Today is the Feast of St. George, patron of England. It’s also World Book and Copyright Day, chosen in honor of two of the greatest figures of world literature: William Shakespeare and Miguel de Cervantes. The coincidence of these dates is fortuitous for several reasons.
Little is known about the life of St. George, and what is best known about him is a legend. The real St. George didn’t slay a dragon, of course. This story can only be dated back to the Middle Ages, and was brought back to the West by crusaders. We only know two things about George: he was a soldier and a Christian who was martyred during the Diocletian persecution, and he most likely died on this date c. 304.
But the dragon is what everyone remembers. It’s why he was a hero to the crusaders and why returning English princes and knights—at the height of the age of chivalry—made him the patron of England. It’s also what ties him to the next figure honored today.
Miguel de Cervantes did not die on this date: he died on April 22 and was buried on April 23, but close enough. Cervantes is widely considered the greatest writer in the Spanish language—he is to Spanish literature what Shakespeare is to English literature—and most famous work is, or course, Don Quixote.
Don Quixote was a knight born out of his time. He longed for the age of chivalry, but he stood instead at the dawn of the Modern Era. He tilted at windmills because he didn’t have any dragons to fight. Progress took away his legends, but it couldn’t take away his imagination. That holds for all great writers: whether symbolized by Cervates’ imagined monsters, or Shakespeare’s fictitious ghosts.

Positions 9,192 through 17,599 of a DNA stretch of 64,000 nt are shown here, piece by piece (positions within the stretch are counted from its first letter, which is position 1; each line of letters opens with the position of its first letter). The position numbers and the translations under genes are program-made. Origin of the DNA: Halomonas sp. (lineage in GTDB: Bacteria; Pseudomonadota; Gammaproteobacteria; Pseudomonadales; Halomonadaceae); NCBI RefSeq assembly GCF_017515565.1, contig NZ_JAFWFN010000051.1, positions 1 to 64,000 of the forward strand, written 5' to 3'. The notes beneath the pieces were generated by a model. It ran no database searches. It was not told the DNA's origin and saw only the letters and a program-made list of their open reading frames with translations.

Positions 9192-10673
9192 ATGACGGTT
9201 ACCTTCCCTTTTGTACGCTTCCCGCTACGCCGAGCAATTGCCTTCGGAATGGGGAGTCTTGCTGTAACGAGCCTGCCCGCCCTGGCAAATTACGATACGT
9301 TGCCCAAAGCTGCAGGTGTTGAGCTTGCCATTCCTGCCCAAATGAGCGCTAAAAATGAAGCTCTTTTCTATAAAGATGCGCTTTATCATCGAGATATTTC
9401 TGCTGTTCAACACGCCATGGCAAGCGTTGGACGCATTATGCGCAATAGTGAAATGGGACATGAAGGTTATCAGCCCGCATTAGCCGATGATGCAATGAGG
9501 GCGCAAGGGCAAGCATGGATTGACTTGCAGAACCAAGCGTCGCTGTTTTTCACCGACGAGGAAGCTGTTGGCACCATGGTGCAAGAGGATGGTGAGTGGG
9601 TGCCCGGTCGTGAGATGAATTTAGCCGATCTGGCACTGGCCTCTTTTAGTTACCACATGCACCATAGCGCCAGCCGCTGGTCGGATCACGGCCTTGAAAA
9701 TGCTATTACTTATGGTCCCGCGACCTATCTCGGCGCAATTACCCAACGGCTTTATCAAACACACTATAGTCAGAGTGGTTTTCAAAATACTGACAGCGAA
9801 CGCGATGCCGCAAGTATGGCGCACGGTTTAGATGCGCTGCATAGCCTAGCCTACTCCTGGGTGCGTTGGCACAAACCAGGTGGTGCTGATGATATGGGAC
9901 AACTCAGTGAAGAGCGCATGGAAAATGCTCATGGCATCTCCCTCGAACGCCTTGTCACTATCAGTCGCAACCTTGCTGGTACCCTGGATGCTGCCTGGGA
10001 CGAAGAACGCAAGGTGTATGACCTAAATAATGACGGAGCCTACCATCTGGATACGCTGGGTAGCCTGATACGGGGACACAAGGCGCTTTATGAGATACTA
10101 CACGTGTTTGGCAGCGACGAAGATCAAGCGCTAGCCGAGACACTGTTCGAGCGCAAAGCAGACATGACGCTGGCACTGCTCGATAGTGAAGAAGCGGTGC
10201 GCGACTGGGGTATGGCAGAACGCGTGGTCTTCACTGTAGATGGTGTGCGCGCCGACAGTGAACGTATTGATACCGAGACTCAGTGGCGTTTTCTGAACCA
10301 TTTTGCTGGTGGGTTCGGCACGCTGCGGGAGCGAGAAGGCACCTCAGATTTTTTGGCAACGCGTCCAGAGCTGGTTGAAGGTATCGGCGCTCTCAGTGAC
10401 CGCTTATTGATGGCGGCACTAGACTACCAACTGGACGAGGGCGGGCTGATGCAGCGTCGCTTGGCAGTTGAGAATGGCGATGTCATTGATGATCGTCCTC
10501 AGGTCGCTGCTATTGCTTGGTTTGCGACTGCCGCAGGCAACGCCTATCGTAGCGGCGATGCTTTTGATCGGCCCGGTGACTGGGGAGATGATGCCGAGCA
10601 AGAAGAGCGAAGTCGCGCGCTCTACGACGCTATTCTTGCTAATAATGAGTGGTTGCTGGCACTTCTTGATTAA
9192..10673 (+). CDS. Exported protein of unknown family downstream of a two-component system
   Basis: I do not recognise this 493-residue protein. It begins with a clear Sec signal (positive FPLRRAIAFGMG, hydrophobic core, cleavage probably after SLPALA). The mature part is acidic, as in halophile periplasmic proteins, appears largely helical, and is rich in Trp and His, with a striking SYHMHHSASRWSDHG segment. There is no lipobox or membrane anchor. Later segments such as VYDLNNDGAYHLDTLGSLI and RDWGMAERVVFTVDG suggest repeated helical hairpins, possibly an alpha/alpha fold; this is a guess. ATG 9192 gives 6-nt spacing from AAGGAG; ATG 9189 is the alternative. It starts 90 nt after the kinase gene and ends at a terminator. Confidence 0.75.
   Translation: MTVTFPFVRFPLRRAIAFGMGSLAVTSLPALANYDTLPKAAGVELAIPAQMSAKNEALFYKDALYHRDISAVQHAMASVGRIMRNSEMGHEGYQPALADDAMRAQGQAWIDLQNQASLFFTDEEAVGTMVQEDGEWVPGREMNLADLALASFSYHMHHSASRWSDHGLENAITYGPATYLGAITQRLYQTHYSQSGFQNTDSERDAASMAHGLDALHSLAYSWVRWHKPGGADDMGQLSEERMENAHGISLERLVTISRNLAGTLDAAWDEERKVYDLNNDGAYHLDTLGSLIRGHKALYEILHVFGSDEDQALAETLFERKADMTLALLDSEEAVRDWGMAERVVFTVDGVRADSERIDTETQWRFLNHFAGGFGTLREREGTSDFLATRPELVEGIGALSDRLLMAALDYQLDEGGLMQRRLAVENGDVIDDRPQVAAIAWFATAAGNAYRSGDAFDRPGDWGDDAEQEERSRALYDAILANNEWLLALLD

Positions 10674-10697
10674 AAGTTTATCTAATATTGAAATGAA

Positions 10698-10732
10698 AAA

William Shakespeare did die on this date, and he may have been born on this date too. This coincidence: Cervantes and Shakespeare dying on the same day is the origin of World Book Day. If only it were true.
Shakespeare died on April 23: the same date that Cervantes was buried, but not the same day. At that time, Catholic Spain followed the new Gregorian calendar while Protestant England stayed on the old Julian calendar until the middle of the Eighteenth Century. April 23, Old Style (i.e. Julian) occurred ten days after April 23, New Style (i.e. Gregorian).
Shakespeare did die on the Feast of Saint George, though, and it is fitting that the patron of England and the patron of English Literature would share a common observance.
Cervantes was buried on the Feast of Saint George—observed by the Catholic Church on its Gregorian date—and it is fitting that the Mass of the saint most commonly associated with chivalry would be held on the very same day as the funeral Mass of the writer whose magnum opus mourned the death of the very same chivalry.
And what brings the three of them together on this date? Besides coincidences of calendars? Dragons.
Dragons are the symbol of the unknown: the monsters of the imagination. On medieval and renaissance maps—right up until the time of Cervantes and Shakespeare—unexplored waters bore the warning “Here be dragons!” In other words: we don’t know what’s here, but it could be dangerous so we’re going to let our imaginations run wild and put in the worst, most dangerous, most fantastic things we can dream up. Dragons!
And when those uncharted waters were explored and no dragons were found, it was a relief . . . and a disappointment.
Dragons no longer live on our maps, but they still live in our imaginations. In every story we tell, there is a hero and there is a dragon. St. George is the patron, not just of England (and many other countries), but of every writer, every storyteller, every yarn-spinner, and every teller-of-every-tall-tale. He is the patron of imagination: the one place where the warning—and the invitation—still stands:
“Here be dragons!”